• Be faithful with a few, and God may give you the opportunity to work with many.
  • Focus on your root more than on the fruit.
  • Serving begins at home in your family.
  • Prepare the messenger before you prepare the message.
  • Serve as Jesus did.
  • Everything happens for a reason and painful times can be life-changing.

Gail Hyatt, the wife of Michael Hyatt, mother and former homeschooler of their 5 daughters.

Gail spoke about a different sort of influence, that of supporting an influencer.  This interview between Michael and his wife was very personal, telling of their past, their 37 year marriage, their family, and how Gail supports them.

  • You can diffuse fear in others by helping them regain perspective, encouraging basic self-care, and affirming them.
  • You are going to get more of what you focus on in all your relationships.
  • The best thing we can do for our children is to love our spouse.
  • If we are married to an influencer of any sort, we need to be grateful for what they do, notice it, and let them know we appreciate it.

Donald Miller, author and business consultant.

I do not like Donald Miller, but his advice for those with a message to share was practical and fundamental.   In his consulting, he explains to people, “This is what you think you’re saying, but this is how you are perceived.”  In a sense, this is what I got out of his book Blue Like Jazz (link to my negative review):  Christianity thinks it’s presenting a certain message, but the world’s perception of it is something completely different.

Don points out that, “Story is the most powerful tool to compel a human brain.”  We humans need story like we need food and water, and we always self-identify as the lead protagonist in a story.  However, our real life stories are confusing and we are drawn to clarity.

If we want to engage someone we need to understand the story in which they are the hero and we need to show them clearly how we can help them win the day.  It’s kind of like Home Depot’s motto, “You can do it.  We can help.”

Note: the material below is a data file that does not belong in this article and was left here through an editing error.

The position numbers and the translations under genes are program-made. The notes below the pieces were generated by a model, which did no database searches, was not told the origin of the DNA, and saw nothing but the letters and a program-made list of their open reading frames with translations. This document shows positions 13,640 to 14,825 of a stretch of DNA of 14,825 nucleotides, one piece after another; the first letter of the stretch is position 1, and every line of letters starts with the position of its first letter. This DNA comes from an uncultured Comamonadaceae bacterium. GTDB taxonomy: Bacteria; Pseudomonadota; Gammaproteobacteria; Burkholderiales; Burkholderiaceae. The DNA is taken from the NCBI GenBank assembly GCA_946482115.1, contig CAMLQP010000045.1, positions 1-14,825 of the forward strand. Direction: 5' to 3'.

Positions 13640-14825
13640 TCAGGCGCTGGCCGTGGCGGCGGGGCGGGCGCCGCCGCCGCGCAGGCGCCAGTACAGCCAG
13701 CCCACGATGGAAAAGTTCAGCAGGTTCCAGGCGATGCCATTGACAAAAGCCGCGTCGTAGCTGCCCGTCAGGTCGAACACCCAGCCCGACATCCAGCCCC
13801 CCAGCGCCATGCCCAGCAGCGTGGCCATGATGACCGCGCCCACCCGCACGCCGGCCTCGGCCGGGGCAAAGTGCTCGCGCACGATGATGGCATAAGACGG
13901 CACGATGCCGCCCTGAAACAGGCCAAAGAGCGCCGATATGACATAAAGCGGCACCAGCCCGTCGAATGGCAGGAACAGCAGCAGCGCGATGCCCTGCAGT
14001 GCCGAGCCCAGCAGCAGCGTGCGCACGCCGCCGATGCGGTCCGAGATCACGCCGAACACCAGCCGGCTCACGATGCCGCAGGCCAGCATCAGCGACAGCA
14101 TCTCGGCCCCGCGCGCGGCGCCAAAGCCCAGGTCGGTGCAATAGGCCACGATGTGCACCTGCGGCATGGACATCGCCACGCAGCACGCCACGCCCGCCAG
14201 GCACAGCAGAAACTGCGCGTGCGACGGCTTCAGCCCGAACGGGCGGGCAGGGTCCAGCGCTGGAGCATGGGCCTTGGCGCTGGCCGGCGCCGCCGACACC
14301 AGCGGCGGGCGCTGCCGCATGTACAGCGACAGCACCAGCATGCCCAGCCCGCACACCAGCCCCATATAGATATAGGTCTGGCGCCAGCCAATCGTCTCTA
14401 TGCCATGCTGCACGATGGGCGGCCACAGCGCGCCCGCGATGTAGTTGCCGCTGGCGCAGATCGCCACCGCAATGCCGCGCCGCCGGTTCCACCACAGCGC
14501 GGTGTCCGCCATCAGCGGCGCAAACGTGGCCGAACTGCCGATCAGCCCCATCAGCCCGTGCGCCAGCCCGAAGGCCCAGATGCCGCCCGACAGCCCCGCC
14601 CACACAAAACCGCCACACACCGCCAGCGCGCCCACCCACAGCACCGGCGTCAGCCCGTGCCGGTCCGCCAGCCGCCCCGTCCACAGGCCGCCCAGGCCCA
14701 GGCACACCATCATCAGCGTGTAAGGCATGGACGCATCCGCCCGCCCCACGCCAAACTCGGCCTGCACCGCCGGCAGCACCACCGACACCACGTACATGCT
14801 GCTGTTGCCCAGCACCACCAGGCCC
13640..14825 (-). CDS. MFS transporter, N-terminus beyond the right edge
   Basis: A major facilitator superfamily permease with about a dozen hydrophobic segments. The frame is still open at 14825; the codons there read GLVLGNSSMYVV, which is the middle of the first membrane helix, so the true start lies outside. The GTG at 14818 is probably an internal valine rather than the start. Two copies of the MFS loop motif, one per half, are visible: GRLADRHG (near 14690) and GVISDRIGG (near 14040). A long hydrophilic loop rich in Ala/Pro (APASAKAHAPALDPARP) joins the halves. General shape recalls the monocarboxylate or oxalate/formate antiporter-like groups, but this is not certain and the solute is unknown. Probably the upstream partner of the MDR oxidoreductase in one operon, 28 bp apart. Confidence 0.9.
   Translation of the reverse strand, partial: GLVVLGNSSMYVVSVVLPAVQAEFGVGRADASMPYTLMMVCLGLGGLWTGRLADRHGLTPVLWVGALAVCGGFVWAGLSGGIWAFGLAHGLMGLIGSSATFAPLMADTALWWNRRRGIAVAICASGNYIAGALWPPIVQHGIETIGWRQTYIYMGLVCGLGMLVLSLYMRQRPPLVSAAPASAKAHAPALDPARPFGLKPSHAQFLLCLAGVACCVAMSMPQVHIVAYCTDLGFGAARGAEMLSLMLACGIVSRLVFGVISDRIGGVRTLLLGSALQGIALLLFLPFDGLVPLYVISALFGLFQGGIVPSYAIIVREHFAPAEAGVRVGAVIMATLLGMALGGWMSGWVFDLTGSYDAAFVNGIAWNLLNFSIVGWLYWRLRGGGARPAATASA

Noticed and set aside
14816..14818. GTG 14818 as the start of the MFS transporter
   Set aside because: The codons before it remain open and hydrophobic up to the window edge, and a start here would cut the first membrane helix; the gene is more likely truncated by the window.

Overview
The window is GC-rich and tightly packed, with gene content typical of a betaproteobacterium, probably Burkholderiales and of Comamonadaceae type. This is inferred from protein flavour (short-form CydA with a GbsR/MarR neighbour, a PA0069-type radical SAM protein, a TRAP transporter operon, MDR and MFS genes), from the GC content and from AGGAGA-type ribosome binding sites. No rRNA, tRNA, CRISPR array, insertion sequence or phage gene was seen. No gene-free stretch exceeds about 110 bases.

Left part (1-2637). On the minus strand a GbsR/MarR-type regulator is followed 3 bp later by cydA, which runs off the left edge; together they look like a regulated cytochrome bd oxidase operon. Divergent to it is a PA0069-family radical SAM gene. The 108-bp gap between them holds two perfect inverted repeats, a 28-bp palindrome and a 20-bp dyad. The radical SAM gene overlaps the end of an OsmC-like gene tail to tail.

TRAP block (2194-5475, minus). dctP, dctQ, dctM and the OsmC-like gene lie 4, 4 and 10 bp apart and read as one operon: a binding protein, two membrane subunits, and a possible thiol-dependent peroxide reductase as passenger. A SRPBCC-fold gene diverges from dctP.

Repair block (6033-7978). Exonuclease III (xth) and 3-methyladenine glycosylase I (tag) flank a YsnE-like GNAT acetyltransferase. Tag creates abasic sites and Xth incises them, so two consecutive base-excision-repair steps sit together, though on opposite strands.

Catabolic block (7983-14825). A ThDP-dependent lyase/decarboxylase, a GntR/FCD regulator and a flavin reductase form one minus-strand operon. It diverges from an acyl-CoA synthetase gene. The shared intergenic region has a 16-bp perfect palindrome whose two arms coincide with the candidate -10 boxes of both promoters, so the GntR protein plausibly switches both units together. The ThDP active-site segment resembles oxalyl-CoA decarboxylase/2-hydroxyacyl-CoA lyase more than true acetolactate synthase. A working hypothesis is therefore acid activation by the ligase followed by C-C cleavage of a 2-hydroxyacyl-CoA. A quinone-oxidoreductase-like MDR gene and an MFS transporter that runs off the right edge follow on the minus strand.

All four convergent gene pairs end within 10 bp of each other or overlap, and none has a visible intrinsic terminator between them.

To engage people this way we need to

  • clarify our message,
  • know who we want to reach,
  • know what they want, and
  • know how to help them.

In other words, there is a lot more to getting a message out into the world than merely saying or writing it.

Bob Goff, author and humanitarian.

  • “I used to be afraid of failing at something that really mattered to me, but now I’m afraid of succeeding at things that don’t matter.”
  • Love people.  Love everybody always.   Just be available.  Think of each other as a symphony, not a bunch of soloists.
  • Who are you becoming and what is the next step to get there?
  • When we start seeing people as what they are becoming, they start seeing themselves that way too.

Fawn Weaver of the Happy Wives Club.

Fawn is truly an outlier in this list of speakers.  She did not set out to gain a following or to make money but just wanted to counter Hollywood’s pessimistic view of marriage by setting up a club for happily married wives with great husbands.  Yet, even before she knew that what she was doing was called a ‘blogging’, her Happy Wives Club had an enormous membership.

Her message was probably the most foundational of allIf you believe that your message is important enough to put out there, whether or not people follow you, then you know it’s time to do it and to get it out there.

Rory Vaden, speaker, author, and consultant.

  • It’s hard to be nervous when your heart’s on service.
  • You’ll pay a price either way; either pay it now by doing the work or pay it later with interest.  Procrastination and indulgence are creditors who charge interest.
  • On the other hand, “Sometimes it’s a good idea to procrastinate on purpose, to invest the time in yourself.”
  • If you have a clear vision, discipline engages automatically.  Discipline becomes dormant in the absence of a dream.

So, those were some of the highlights of the talks I listened to.  I missed even more talks than I listened to, and that’s too bad because I have learned so much from this summit already.  So I’m just going to share a list of the rest of the speakers with you.  Note that this second list is more focused on making money, and that the websites refer to speakers’ businesses, not their inspiring words on how to spread a message.

And finally, if you want to learn a bit more about spreading a message that is dear to you, you can listen to the free and practical 3-part video series by Michael Hyatt, organizer and interviewer of the talks listed above, or read his book Platform.

Note:  While I am giving links for all of these people because they each share a message that might interest some of you, I cannot vouch for everything they say or write.  Many of them present nuggets of wisdom and godliness even though some of their beliefs are shaky at best, and some of their books I cannot really recommend at all.

For more encouragement, visit Raising Homemakers, Titus 2 TuesdayR&R Wednesdays.

Disclosure: I attended the Influence and Impact Summit for free, just like everyone else did.